Nintendo publishes some of the best stories in video games – Nintendo Enthusiast

Nintendo publishes some of the best stories in video games – Nintendo Enthusiast

Nintendo is making some of the best video game stories around. That’s right — I said it. And it’s a damn shame the company is often overlooked in this category. Not many people go to Nintendo platforms for a deep, thought-provoking narrative experience. But they do exist on Nintendo hardware, and Nintendo itself is behind them. While a lot of Nintendo’s core franchises like Mario, Animal Crossing, and Pokémon aren’t pushing the envelope in terms of storytelling in any way, other, more niche series like Xenoblade Chronicles and Fire Emblem are.

Fire Emblem

Intelligent Systems’ Fire Emblem: Three Houses isn’t only my 2019 game of the year, but it’s my favorite Nintendo Switch game of all time. And as much as I enjoyed the turn-based combat, that’s not why I fell in love with the game. Fire Emblem: Three Houses tells an epic tale of three differing factions at odds with each other in the land of Fódlan. The game is a journey of self-discovery with main character Byleth, but there are also dynamic relationships and heartbreaking twists along the way. Even the quieter moments between characters are expertly written.

There’s nothing quite like a story that catches you completely off guard, and that’s exactly what Fire Emblem: Three Houses did to me as a best-in-class Nintendo game. I can’t recommend the game enough, even if it’s outside your wheelhouse. However, that’s not the only epic JRPG franchise with lovable characters and a riveting story Nintendo is responsible for though.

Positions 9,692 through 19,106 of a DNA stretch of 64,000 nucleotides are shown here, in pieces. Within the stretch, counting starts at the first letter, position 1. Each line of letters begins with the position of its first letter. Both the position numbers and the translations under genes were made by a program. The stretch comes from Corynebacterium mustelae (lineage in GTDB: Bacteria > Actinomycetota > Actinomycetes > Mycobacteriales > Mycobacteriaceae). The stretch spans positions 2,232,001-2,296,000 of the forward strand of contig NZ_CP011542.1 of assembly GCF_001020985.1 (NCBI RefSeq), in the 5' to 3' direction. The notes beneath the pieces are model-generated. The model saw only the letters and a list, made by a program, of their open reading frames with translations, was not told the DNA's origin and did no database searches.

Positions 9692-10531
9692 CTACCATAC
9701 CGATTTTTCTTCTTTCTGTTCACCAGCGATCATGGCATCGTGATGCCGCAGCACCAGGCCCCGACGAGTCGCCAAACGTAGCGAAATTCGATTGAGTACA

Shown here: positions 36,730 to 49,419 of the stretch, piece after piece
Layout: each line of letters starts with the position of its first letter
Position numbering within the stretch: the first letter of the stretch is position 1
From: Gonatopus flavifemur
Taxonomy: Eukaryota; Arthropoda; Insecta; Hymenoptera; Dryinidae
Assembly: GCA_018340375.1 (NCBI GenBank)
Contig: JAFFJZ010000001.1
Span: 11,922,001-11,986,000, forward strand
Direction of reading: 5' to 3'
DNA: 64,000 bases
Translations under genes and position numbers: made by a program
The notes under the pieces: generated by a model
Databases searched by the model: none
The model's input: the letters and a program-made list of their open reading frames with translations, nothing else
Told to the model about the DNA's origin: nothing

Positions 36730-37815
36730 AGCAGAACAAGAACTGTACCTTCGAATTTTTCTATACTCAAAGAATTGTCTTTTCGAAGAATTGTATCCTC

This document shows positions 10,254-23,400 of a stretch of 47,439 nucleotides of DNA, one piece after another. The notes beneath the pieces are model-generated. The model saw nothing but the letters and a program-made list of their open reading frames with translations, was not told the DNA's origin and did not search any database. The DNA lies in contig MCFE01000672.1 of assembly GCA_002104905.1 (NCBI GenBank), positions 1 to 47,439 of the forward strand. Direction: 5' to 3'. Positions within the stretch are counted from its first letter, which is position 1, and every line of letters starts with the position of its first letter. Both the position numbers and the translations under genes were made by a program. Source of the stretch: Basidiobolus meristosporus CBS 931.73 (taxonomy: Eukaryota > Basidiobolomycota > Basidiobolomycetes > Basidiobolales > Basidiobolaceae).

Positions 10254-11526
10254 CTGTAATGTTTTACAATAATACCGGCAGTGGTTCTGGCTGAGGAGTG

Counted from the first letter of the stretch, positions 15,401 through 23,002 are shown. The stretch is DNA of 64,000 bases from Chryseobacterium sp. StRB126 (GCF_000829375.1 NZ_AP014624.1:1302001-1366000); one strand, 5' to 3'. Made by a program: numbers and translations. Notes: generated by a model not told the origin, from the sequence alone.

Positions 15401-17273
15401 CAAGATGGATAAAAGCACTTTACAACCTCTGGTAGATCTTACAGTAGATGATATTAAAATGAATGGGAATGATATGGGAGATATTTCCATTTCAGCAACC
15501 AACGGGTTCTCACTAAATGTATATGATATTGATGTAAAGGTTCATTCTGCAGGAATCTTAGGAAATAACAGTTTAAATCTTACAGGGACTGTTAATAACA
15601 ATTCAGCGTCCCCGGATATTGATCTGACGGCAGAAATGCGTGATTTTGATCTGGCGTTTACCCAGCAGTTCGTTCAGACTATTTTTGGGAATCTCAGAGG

Xenoblade Chronicles

I have fallen in love with Monolith Soft’s Xenoblade Chronicles series over the past two years, starting with Xenoblade Chronicles 2. In a standalone story, Rex, an orphaned salvager, gets way in over his head with a job that leads to an adventure of epic proportions. While the main story is quite a ride, the characters are actually my favorite aspect of Xenoblade Chronicles 2. Pyra, Mythra, Mia, Tora, and many more have interesting backstories and funny quirks about them that make for a deeply entertaining journey.

Then last year, Xenoblade Chronicles: Definitive Edition hit Nintendo Switch, and I loved it just as much as XC2. Shulk embarks on a revenge quest that inevitably leads to unraveling greater mysteries and threats on the Bionis. Xenoblade Chronicles: Definitive Edition shouldn’t go un-played either.

It’s easy for people to write off Fire Emblem and Xenoblade Chronicles — or JRPGs in general. It definitely happens in gaming media. Fire Emblem: Three Houses barely made it into the strategy category at Geoff Keighley’s Game Awards, despite being one of the highest-rated games of the year. 

To me, it seems like Nintendo is aiming to become more than just a “family-friendly” company. It has that whole market on lock at this point, and it makes it look easy. So it makes sense that in recent years the company is starting to market its mature and/or story-focused franchises like never before.

To close out this discussion of Nintendo publishing some of the best video game stories around, I’d also like to give a shout-out to two more games, Astral Chain and Metroid Dread. Astral Chain’s world is fascinating, and the story told within it kept me engaged until the end. Meanwhile, Metroid Dread capped off the 2D game storyline and managed to give Samus more personality than any other protagonist this year — and with only a few lines of dialogue from her. It’s an impressive feat. It’s also good to note that Astral Chain and Dread are two of the best experiences on Nintendo Switch.

I think people are sleeping on the stories in these key games / franchises from Nintendo. I believe Nintendo is telling some of the best narratives in video games. But what do you think? Have you played Fire Emblem: Three Houses, Xenoblade Chronicles, or any of these other narrative-heavy Nintendo experiences? Let us know in the comments below!